Up Close & Personal: Disconnected Genius

Our latest musical heart-to-heart saw us link up with some boys from Down Under; Melbourne to be precise. Disconnected Genius are a three piece playing classic melodic rock with their own distinct lean. While bassist Yuri and drummer Daniel were either surfing, wrestling crocodiles or engaging in some other stereotypical Aussie pastime, we caught up with lead singer, Jamie O’Keefe.

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Hey Jamie, we love the new release but we’ve not seen many titles like that since the days of Captain Beefheart. We’ve got to ask…how the hell did you come up with that one?

Our latest LP is called Nirvikalpa Meow; Nirvikalpa is the highest attainable state of enlightenment espoused by the ancient Vedic saints. Meow was my cat, who died. So it is the highest honour and tribute to her.

Wow, high praise to Meow. I never had the pleasure, but I’m sure she’d be made up by the album. We’re All Watching Everything has lodged itself in my head – are there any tracks on the album that stand out for you?

There’s quite a rigorous quarantine selection and vetting process before songs are even considered for one of our albums, so any song on a Disconnected Genius album is something we think is awesome. I suppose it’s a bit like being asked to choose your favourite child. They all have their thing, that’s why they’re there.

The Disconnected Genius journey has been relatively short so far, but what would you identify as the band’s greatest musical achievement to date?  

Just recording two studio LP’s is the greatest achievement in my opinion but in terms of awards and chart placings we’ve had dozens of songs do really well in different Indie Radio Charts. We’re also proud of the fact a song of ours called Sadness is a Primary Color from our first record, Dogs Chasing Fairy Tales, was nominated for a Golden Kayak Award, which is an Indie Music People thing run by Scott Stambaugh.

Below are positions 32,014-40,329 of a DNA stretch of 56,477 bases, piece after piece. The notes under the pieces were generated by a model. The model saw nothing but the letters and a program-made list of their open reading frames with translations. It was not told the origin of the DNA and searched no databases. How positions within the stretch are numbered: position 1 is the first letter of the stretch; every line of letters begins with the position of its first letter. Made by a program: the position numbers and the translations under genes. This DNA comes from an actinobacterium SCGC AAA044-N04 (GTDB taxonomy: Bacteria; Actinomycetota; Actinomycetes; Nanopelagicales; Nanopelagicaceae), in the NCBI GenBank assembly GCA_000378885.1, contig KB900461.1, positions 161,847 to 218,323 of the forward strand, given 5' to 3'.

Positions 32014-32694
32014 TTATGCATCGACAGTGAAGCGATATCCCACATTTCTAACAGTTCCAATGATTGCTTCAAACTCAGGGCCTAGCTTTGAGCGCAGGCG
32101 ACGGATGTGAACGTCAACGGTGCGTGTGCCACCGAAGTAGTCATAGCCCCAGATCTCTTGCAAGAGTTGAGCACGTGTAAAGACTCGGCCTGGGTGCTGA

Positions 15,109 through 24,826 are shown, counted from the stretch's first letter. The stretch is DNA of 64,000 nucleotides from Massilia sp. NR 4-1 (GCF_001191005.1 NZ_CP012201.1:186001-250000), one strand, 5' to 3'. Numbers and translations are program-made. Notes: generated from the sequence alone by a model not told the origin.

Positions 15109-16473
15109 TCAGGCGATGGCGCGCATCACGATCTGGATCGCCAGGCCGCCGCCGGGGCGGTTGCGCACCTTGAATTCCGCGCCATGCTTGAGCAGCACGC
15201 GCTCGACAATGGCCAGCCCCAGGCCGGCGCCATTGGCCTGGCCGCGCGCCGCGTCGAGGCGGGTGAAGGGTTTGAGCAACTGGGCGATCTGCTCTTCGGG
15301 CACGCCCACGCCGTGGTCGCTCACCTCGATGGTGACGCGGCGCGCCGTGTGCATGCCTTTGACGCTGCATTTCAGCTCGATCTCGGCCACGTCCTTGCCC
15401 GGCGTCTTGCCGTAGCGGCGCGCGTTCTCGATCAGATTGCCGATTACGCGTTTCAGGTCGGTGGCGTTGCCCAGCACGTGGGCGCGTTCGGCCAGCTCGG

From what we’ve heard, Disconnected Genius tick the boxes for both music and lyrics. What’s more important to you guys when you’re writing your songs?

Good question. Music, because that’s what makes it music, but it does pay to have good lyrics.  I find it’s a bit like if you imagine the music to be a diamond, but you’ve got to sand the diamond down to get it into shape and in that sanding process suitable lyrics usually seem to appear.  A good Rorschach test is to ask yourself: if there were no words, would it be a good song? And vice versa: if there was no music would the words stack up as poetry?

So give us some insight into the musicians who may have inspired you. What was the first album you bought and do you have any musical guilty pleasures?

The first album I bought was (What’s the Story) Morning Glory?. Still happy with that, got off on the right foot there.  I was about nine or ten and listened to it all night and fell asleep with it still on, it was magical. In regard to musical guilty pleasures, I don’t think there’s such a thing. If it’s good and you like it, who and where it’s from matters not in the context of what’s seen to be “cool”.  Take Nickelback for example. They made it big because they wrote one of the best songs of the last 50 years in How you Remind Me.  Sure they’ve kept releasing the same song for the last 20 years but at least they’re famous for a reason.

But you know, music from Flashdance I love: What a Feeling and all that. Some of Kelly Clarksons stuff is pretty cool and I still pump Hanson’s MMM Bop, too.

So how do you see the future of your music? Any plans to mix things up in search of sonic evolution?